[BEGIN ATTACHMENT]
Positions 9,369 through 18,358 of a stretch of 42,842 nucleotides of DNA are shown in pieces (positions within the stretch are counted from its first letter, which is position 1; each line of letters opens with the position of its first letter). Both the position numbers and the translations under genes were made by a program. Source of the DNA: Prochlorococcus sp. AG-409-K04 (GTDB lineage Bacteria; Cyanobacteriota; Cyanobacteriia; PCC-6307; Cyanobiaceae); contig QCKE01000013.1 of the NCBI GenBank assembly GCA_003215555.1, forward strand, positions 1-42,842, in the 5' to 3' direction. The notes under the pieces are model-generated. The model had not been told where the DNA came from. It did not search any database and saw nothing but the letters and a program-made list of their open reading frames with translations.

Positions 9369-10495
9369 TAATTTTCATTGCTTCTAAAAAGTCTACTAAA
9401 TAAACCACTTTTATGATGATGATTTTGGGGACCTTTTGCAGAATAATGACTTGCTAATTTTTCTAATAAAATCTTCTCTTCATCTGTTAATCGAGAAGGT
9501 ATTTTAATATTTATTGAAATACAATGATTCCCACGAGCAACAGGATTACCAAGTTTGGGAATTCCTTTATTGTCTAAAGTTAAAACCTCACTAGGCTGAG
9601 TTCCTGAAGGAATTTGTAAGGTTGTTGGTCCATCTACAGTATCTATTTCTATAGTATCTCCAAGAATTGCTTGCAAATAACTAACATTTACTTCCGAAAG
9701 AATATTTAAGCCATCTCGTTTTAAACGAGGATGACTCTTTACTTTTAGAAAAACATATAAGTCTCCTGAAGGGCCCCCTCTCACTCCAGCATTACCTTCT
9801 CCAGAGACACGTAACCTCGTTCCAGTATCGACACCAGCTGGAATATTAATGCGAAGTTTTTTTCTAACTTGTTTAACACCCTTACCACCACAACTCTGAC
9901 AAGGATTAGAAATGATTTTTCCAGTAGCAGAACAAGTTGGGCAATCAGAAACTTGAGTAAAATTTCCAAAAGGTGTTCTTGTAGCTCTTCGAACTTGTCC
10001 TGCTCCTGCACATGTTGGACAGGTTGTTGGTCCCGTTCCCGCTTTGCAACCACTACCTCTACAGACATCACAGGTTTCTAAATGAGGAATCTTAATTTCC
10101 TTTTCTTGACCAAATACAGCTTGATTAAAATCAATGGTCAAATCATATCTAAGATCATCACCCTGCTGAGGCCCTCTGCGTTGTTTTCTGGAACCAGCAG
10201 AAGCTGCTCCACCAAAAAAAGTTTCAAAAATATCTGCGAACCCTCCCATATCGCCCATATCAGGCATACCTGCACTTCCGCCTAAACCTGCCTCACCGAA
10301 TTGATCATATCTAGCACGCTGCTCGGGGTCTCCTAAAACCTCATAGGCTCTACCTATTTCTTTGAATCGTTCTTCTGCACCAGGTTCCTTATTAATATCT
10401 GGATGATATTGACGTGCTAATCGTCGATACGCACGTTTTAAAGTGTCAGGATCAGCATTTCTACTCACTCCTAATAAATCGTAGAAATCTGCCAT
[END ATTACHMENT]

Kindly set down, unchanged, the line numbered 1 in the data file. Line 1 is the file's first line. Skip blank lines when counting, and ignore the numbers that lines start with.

Positions 9,369 through 18,358 of a stretch of 42,842 nucleotides of DNA are shown in pieces (positions within the stretch are counted from its first letter, which is position 1; each line of letters opens with the position of its first letter). Both the position numbers and the translations under genes were made by a program. Source of the DNA: Prochlorococcus sp. AG-409-K04 (GTDB lineage Bacteria; Cyanobacteriota; Cyanobacteriia; PCC-6307; Cyanobiaceae); contig QCKE01000013.1 of the NCBI GenBank assembly GCA_003215555.1, forward strand, positions 1-42,842, in the 5' to 3' direction. The notes under the pieces are model-generated. The model had not been told where the DNA came from. It did not search any database and saw nothing but the letters and a program-made list of their open reading frames with translations.